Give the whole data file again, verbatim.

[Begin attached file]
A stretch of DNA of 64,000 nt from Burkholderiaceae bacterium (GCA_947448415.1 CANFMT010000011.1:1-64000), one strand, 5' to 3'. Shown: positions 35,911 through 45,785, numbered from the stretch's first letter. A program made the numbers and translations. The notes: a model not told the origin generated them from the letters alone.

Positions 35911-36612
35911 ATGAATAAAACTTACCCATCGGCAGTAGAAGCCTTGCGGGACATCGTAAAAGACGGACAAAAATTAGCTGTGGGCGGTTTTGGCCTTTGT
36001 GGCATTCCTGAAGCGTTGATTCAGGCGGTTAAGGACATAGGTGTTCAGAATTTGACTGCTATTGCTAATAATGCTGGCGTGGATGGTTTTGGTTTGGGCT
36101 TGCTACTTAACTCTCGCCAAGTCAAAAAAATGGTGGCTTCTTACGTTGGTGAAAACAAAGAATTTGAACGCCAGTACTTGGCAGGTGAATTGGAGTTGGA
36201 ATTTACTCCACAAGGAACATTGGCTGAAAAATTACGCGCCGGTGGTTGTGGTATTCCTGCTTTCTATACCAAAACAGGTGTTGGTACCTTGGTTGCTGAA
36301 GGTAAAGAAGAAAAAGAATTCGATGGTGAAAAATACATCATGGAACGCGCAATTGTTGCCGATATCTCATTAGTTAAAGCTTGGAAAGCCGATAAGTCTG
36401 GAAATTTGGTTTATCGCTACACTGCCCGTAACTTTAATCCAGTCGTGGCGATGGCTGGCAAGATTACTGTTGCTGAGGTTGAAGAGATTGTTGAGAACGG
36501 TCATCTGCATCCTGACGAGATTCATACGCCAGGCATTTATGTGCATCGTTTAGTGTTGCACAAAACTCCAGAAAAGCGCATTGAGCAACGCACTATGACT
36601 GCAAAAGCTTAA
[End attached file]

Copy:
A stretch of DNA of 64,000 nt from Burkholderiaceae bacterium (GCA_947448415.1 CANFMT010000011.1:1-64000), one strand, 5' to 3'. Shown: positions 35,911 through 45,785, numbered from the stretch's first letter. A program made the numbers and translations. The notes: a model not told the origin generated them from the letters alone.

Positions 35911-36612
35911 ATGAATAAAACTTACCCATCGGCAGTAGAAGCCTTGCGGGACATCGTAAAAGACGGACAAAAATTAGCTGTGGGCGGTTTTGGCCTTTGT
36001 GGCATTCCTGAAGCGTTGATTCAGGCGGTTAAGGACATAGGTGTTCAGAATTTGACTGCTATTGCTAATAATGCTGGCGTGGATGGTTTTGGTTTGGGCT
36101 TGCTACTTAACTCTCGCCAAGTCAAAAAAATGGTGGCTTCTTACGTTGGTGAAAACAAAGAATTTGAACGCCAGTACTTGGCAGGTGAATTGGAGTTGGA
36201 ATTTACTCCACAAGGAACATTGGCTGAAAAATTACGCGCCGGTGGTTGTGGTATTCCTGCTTTCTATACCAAAACAGGTGTTGGTACCTTGGTTGCTGAA
36301 GGTAAAGAAGAAAAAGAATTCGATGGTGAAAAATACATCATGGAACGCGCAATTGTTGCCGATATCTCATTAGTTAAAGCTTGGAAAGCCGATAAGTCTG
36401 GAAATTTGGTTTATCGCTACACTGCCCGTAACTTTAATCCAGTCGTGGCGATGGCTGGCAAGATTACTGTTGCTGAGGTTGAAGAGATTGTTGAGAACGG
36501 TCATCTGCATCCTGACGAGATTCATACGCCAGGCATTTATGTGCATCGTTTAGTGTTGCACAAAACTCCAGAAAAGCGCATTGAGCAACGCACTATGACT
36601 GCAAAAGCTTAA